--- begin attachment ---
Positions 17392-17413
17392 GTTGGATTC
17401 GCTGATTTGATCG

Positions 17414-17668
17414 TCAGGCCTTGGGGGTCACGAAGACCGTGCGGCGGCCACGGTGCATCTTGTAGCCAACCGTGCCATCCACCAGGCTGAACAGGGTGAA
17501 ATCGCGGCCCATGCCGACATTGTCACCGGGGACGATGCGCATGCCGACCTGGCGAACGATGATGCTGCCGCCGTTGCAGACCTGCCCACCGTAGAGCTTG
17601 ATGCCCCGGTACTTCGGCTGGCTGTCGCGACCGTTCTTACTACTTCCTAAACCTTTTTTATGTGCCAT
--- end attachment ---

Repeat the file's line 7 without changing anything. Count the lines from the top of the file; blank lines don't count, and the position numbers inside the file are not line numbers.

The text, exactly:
17601 ATGCCCCGGTACTTCGGCTGGCTGTCGCGACCGTTCTTACTACTTCCTAAACCTTTTTTATGTGCCAT